Bittercress is not bitter

What are the properties of wild plants or “weeds” that make them so unwelcome in many gardens?  They can be any or all of the following:

  • Persistent
  • Hardy and resistant, able to out compete the plants you want to have
  • Able to spread or self seed prolifically

Bittercress certainly has all of these attributes.  In the past I have spent quite a bit of time early in the year attempting to rid the garden of it which was a thankless and largely pointless task.  The young plants are so tiny they can be hard to spot, then while you are not looking they grow at an amazing speed.  Finally just when you get back to them you find they have flowered, set seed and the pods are exploding and sending seeds flying in all directions.  They are in full flow in January and February when really most people don’t want to be out weeding and I used to consider them a thorough nuisance.

It is different now though.  I have made friends with bittercress, it is welcome in the garden and I pick it liberally.  The flavour is not bitter and neither is it particularly hot.  We had some today to check and my partner and I both agreed that the taste is a little hotter  / more peppery than standard mustard and cress type greens in a little pot, but certainly much less hot than watercress or land cress.  At lunch time today we had some as part of a mixed salad and also as a sandwich filler mixed with some left over scrambled egg.  Both ways it was really nice.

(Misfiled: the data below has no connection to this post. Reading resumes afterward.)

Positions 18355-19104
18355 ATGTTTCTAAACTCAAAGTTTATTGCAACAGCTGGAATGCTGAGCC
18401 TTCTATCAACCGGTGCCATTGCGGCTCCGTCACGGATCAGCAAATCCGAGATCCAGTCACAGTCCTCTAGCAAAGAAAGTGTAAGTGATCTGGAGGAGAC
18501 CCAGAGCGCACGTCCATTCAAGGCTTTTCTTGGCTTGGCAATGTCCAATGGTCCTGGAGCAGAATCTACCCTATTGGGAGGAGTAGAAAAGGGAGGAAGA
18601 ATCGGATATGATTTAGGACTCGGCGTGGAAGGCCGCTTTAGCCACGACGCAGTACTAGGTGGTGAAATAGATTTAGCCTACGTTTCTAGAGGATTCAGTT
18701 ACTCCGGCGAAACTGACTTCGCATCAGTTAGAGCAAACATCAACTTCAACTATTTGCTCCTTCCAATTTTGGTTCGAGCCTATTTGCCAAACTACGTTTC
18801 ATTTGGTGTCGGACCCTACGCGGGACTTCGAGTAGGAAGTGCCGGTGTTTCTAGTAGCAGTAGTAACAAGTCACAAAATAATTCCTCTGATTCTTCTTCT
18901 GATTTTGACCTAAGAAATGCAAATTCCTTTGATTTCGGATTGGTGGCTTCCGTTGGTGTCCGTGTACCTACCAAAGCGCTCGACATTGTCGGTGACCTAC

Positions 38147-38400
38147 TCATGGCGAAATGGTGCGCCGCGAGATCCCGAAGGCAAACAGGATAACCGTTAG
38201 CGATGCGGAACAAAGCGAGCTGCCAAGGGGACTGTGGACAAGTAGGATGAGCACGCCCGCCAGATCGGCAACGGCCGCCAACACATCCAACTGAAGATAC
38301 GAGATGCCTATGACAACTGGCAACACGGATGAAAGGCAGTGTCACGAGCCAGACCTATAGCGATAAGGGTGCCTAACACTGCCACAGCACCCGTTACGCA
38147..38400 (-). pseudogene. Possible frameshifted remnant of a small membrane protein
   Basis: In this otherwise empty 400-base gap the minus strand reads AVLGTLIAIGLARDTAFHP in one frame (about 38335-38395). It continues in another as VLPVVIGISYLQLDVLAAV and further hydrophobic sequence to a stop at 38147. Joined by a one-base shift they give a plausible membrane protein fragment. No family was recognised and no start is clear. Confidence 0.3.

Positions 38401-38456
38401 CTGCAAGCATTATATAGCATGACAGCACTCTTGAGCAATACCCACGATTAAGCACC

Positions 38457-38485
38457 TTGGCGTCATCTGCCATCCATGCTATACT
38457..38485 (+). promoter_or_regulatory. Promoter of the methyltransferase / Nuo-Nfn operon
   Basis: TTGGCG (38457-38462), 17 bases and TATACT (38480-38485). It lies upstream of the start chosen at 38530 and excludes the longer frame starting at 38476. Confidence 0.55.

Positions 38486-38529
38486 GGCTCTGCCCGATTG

There is always some bittercress in the garden at this time of year and at the moment I have a small carpet of it.  I would once have been dismayed to see so much in one place, but now all I see is more salad leaf than I can use.  It was under a small carpet of snow this morning which I had to pull aside before picking some and taking this picture.


About Anni Kelsey

I love forest gardens and forest gardening, nature, reading and everything good about being alive. I have written two books - the garden of equal delights (2020) - about the principles and practice of forest gardening; and Edible Perennial Gardening (2014) - about growing perennial vegetables in polycultures, which is basically forest gardening concentrating on the lower layers.
This entry was posted in perennial greens, Perennial Vegetables, Permaculture, Polycultures, Telford Garden and tagged . Bookmark the permalink.

4 Responses to Bittercress is not bitter

  1. annisveggies says:

    Hi, I’m glad it was so timely. It’s always best to make double sure that any new foods we try are correctly identified. I have just looked on the plants for a future database and my plants seem to be wavy bittercress (


    • Thanks for the link. (I’ve bookmarked the site; looks like a useful one.) Yes, I will make sure my plant is edible before eating . It may be exactly what you have, or a variation of it, since I’m in the U.S. Will do some more research to make sure it’s okay to eat.
      Keep up the good gardening & thanks for sharing your experiences & knowledge!


  2. Anni—this is incredibly timely ! I’ve had this plant growing in my pots & square-foot garden all winter, & believed it was cress, but was unsure. The other day I suddenly became determined to make use of it , if I could identify it for certain. Although I will still look for more info to confirm it, you’ve gotten me started & encouraged me to go ahead & put it in my salads, once I”ve confirmed that it is indeed what I’ve heard called ( around here) “winter cress”.


  3. icarus62 says:

    I don’t think I’ve seen that in my garden but it looks tasty. If you can’t beat it, eat it 🙂


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